- What is glutaraldehyde?
- Where is glutaraldehyde used?
- What harm can glutaraldehyde do to your health?
- What should be done to protect you from glutaraldehyde?
- What else can be done to reduce the risk from glutaraldehyde?
- What is personal protective equipment?
- What about disinfecting endoscopes?
- What is the Material Safety Data Sheet?
- How do you know what to do when using glutaraldehyde?
- What about health surveillance?
- What should you do if you think there is a problem with glutaraldehyde?
What is glutaraldehyde?
It is a powerful, cold disinfectant used widely in the health services. You may know it by a trade name such as:
Whatever the trade name, any container used for glutaraldehyde should have a label which tells you that it contains a respiratory and skin sensitiser. If it contains more than 1% glutaraldehyde, the label should also mention glutaraldehyde.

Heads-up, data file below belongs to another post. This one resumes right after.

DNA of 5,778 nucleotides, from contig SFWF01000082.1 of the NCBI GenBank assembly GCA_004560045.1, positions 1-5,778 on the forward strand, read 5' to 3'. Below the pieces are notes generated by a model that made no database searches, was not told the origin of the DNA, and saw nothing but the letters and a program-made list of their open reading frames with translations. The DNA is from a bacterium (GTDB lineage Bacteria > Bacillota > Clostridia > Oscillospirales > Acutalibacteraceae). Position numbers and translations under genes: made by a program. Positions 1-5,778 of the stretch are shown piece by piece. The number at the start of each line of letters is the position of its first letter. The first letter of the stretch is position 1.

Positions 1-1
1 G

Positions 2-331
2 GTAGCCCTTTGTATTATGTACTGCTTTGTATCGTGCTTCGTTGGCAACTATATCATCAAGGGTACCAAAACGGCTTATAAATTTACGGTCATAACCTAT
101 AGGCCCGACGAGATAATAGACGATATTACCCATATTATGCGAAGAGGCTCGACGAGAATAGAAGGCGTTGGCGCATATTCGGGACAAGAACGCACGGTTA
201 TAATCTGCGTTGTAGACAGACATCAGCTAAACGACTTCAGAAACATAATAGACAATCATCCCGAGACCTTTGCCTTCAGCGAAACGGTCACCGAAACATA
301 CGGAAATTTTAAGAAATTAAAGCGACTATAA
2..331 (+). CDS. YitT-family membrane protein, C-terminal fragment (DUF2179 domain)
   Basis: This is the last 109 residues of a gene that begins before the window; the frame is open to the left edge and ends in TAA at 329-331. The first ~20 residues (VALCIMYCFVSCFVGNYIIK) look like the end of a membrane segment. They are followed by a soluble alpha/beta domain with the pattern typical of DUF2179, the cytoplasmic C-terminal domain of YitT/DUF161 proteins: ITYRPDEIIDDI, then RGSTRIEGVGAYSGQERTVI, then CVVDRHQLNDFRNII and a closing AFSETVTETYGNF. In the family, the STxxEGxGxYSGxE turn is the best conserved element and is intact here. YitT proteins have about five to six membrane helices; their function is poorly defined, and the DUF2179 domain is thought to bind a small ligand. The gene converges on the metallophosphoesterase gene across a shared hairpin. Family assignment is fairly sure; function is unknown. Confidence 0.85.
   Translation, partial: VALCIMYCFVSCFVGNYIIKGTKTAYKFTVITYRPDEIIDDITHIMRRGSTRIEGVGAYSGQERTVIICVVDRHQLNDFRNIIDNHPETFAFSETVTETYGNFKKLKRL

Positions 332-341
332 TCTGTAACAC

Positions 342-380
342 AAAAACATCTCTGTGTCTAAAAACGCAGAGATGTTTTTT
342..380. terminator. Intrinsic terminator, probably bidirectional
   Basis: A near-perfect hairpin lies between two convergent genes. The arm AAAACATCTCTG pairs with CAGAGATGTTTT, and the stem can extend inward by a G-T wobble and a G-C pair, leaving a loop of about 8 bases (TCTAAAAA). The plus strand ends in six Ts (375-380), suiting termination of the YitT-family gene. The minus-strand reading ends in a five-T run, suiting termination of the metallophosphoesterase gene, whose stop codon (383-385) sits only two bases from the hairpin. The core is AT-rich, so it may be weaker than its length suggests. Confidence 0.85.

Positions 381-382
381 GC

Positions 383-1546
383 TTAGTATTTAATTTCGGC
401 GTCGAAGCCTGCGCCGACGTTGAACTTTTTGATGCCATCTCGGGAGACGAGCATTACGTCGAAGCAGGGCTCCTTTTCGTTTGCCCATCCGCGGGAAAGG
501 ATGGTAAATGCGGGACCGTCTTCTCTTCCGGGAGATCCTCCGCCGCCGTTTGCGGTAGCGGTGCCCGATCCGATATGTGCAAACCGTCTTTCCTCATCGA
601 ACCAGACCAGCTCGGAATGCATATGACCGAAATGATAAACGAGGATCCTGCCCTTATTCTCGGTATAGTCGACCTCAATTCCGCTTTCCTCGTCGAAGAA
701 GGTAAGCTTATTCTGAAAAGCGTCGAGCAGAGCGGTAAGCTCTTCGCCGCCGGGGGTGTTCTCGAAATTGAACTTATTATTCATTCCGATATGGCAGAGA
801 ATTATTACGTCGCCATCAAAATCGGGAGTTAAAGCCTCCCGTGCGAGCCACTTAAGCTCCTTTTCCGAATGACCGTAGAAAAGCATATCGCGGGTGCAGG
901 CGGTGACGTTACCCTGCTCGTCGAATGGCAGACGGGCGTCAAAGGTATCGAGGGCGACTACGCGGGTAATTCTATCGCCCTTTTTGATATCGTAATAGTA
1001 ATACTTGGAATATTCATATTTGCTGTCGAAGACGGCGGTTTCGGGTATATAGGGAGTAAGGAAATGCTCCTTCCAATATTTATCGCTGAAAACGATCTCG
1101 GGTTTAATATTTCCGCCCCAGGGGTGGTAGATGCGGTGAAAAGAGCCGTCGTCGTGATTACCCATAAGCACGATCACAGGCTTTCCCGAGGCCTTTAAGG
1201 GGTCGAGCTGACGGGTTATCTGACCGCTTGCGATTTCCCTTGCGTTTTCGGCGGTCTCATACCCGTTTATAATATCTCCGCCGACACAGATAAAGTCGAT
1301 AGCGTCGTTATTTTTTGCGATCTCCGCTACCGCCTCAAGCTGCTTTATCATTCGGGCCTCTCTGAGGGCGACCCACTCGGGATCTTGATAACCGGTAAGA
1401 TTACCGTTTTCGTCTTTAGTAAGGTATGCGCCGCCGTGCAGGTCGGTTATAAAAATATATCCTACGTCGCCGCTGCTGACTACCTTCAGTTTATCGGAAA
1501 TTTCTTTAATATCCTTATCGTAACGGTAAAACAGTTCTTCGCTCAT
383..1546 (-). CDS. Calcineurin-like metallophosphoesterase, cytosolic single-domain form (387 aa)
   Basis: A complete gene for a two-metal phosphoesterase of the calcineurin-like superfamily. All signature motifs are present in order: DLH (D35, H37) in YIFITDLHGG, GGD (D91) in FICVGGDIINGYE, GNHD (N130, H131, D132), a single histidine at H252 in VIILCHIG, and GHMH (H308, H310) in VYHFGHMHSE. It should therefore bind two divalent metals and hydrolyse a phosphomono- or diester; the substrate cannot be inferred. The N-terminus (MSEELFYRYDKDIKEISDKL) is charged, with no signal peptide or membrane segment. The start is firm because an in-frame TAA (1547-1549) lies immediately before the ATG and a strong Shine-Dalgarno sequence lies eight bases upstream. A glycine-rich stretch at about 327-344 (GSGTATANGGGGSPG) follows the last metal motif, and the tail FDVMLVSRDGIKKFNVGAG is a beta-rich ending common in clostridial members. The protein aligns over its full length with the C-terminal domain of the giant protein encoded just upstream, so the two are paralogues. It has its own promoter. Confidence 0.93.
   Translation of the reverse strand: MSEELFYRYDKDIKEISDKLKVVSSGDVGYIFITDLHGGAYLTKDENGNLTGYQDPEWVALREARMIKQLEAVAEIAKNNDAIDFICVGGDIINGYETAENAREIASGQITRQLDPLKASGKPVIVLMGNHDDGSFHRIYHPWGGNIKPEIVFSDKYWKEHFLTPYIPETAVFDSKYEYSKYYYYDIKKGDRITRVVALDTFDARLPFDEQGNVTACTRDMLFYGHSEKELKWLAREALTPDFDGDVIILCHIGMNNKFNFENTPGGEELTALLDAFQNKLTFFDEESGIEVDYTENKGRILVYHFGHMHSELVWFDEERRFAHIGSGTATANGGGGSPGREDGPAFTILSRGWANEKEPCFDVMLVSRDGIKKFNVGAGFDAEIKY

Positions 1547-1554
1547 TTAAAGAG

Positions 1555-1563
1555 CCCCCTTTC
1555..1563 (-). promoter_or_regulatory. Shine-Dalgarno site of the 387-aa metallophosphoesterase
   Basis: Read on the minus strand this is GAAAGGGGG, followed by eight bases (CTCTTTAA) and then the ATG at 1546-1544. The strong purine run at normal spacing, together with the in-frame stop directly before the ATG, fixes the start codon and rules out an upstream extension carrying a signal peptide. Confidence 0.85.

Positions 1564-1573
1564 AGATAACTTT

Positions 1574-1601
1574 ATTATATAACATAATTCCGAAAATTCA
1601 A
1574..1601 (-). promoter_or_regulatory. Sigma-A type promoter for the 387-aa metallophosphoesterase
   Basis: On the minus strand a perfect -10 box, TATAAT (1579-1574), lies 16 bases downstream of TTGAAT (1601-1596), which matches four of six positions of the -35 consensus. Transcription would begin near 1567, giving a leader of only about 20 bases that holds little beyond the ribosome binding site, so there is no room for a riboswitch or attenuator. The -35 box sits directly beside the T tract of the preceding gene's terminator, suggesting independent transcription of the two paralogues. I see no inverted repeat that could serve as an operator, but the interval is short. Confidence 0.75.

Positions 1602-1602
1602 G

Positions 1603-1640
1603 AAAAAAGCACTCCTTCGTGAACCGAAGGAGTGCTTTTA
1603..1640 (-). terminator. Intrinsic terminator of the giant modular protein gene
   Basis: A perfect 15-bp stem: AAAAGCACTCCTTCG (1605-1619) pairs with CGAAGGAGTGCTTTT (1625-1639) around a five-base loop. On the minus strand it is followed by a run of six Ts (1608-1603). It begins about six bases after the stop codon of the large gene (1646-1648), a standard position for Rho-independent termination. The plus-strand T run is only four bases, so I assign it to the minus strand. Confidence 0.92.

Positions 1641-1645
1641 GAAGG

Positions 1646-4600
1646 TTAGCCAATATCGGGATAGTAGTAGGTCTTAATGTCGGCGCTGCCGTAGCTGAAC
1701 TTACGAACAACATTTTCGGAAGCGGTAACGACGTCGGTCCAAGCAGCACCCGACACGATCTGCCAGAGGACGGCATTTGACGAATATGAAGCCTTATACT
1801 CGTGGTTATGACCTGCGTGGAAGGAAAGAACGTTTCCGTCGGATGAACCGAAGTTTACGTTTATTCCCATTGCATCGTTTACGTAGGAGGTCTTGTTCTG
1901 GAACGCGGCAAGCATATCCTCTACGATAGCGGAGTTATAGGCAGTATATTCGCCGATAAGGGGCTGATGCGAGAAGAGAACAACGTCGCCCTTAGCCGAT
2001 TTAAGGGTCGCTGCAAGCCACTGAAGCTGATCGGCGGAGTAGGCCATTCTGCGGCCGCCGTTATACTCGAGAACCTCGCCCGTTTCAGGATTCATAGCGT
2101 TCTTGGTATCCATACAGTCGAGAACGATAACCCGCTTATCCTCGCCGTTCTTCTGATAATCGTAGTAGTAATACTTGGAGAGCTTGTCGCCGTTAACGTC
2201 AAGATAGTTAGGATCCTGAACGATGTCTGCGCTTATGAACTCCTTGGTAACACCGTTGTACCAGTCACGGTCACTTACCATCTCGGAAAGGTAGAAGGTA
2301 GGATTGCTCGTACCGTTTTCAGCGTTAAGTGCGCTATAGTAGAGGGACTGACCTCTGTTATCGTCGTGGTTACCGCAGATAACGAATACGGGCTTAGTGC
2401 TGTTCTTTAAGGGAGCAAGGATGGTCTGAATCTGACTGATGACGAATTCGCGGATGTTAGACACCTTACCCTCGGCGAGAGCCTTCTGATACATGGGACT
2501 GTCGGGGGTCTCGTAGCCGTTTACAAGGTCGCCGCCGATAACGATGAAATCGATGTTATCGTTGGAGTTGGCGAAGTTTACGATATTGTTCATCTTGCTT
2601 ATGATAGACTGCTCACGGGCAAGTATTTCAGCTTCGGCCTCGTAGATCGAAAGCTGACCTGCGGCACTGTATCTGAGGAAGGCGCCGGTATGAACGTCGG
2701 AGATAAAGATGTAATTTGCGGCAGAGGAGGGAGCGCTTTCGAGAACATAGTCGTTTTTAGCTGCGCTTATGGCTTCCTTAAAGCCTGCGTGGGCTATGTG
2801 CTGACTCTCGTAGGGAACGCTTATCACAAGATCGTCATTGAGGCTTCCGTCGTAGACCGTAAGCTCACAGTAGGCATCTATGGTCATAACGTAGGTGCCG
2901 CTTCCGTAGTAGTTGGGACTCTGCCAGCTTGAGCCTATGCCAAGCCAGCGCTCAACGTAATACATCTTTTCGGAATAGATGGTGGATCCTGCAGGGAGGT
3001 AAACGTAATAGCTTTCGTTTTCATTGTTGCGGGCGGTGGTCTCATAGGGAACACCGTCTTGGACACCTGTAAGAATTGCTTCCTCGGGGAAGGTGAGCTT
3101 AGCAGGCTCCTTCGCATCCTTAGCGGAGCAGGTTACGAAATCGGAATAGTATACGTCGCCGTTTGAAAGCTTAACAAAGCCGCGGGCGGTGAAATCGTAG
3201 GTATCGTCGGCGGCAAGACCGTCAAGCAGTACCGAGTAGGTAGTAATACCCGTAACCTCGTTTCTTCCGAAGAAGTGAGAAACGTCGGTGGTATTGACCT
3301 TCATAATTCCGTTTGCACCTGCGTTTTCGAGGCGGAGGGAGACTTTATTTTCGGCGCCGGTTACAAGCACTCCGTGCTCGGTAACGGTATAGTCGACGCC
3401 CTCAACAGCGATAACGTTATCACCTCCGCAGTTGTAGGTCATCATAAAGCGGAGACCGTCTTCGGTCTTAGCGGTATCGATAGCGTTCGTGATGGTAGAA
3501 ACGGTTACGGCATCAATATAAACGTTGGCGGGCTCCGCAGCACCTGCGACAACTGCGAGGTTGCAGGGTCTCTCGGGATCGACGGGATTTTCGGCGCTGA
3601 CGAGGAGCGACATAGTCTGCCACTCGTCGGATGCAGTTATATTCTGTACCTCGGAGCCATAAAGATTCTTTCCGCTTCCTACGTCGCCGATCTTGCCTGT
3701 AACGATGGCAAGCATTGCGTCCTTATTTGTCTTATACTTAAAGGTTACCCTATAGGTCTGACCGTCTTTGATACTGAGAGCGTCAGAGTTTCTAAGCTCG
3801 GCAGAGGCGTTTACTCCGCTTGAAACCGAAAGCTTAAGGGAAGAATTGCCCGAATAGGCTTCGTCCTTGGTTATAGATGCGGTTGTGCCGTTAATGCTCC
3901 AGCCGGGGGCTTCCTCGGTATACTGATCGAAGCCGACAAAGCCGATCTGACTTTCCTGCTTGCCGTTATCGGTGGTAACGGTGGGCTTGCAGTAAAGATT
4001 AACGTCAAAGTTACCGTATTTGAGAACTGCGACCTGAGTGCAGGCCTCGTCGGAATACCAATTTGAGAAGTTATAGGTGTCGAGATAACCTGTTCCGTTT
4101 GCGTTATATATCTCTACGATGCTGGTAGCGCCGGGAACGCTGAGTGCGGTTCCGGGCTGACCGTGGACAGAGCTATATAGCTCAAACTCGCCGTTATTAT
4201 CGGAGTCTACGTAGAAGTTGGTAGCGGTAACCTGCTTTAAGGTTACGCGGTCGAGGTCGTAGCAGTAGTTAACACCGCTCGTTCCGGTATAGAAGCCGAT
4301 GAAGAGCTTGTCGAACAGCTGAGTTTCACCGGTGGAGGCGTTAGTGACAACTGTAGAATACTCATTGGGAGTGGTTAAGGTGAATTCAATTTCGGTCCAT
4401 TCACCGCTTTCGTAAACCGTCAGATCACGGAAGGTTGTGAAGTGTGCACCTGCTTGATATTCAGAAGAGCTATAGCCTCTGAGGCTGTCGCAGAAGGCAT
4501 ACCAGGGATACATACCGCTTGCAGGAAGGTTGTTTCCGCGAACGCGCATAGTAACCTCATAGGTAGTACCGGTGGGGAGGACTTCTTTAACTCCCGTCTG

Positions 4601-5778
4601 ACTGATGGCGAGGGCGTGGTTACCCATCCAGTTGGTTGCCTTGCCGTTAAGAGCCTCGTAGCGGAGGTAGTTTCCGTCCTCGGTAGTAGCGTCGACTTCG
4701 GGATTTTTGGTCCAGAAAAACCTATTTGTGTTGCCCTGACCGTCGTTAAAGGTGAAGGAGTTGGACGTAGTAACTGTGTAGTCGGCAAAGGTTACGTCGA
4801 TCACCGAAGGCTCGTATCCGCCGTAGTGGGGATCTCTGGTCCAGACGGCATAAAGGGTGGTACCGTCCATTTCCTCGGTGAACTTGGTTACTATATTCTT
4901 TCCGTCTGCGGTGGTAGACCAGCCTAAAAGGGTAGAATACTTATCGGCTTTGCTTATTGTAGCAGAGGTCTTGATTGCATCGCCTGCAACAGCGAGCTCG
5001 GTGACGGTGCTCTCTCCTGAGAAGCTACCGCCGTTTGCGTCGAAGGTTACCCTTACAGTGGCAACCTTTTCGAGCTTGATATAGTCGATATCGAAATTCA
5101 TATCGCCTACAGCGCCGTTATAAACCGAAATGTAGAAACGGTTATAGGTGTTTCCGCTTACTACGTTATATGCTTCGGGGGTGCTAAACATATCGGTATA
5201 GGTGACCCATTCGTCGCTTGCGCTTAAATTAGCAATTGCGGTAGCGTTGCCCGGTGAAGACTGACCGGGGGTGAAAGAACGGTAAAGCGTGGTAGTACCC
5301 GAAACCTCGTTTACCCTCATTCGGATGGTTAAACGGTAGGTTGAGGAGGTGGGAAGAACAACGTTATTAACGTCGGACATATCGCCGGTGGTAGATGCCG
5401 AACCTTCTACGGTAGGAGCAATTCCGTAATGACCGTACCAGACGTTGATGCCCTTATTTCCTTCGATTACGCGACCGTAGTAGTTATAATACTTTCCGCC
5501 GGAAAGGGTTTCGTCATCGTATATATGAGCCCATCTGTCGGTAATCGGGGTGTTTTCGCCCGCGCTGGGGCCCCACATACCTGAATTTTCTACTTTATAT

Where is glutaraldehyde used?
Glutaraldehyde is used in a variety of settings such as:
- Endoscopy units (where scopes are used to look into the bowel via the mouth or rectum).
- X-ray film processing.
- Dental units.
- Ear, nose and throat units.
What harm can glutaraldehyde do to your health?
Glutaraldehyde can irritate your skin, eyes, throat and lungs. More importantly, it can sensitise your skin, lungs and respiratory system. Once you are sensitised, further exposure to even very small amounts of the substance can lead to:
- Dermatitis - allergic reaction to the skin.
- Rhinitis and conjunctivitis - symptoms typical of hay fever.
- Asthma - constriction of the airways.
If you experience irritation or more serious effects, you need to get advice through your GP or occupational health service. If the problem is a result of your exposure to glutaraldehyde, you may not be able to work with or near it any more.
What should be done to protect you from glutaraldehyde?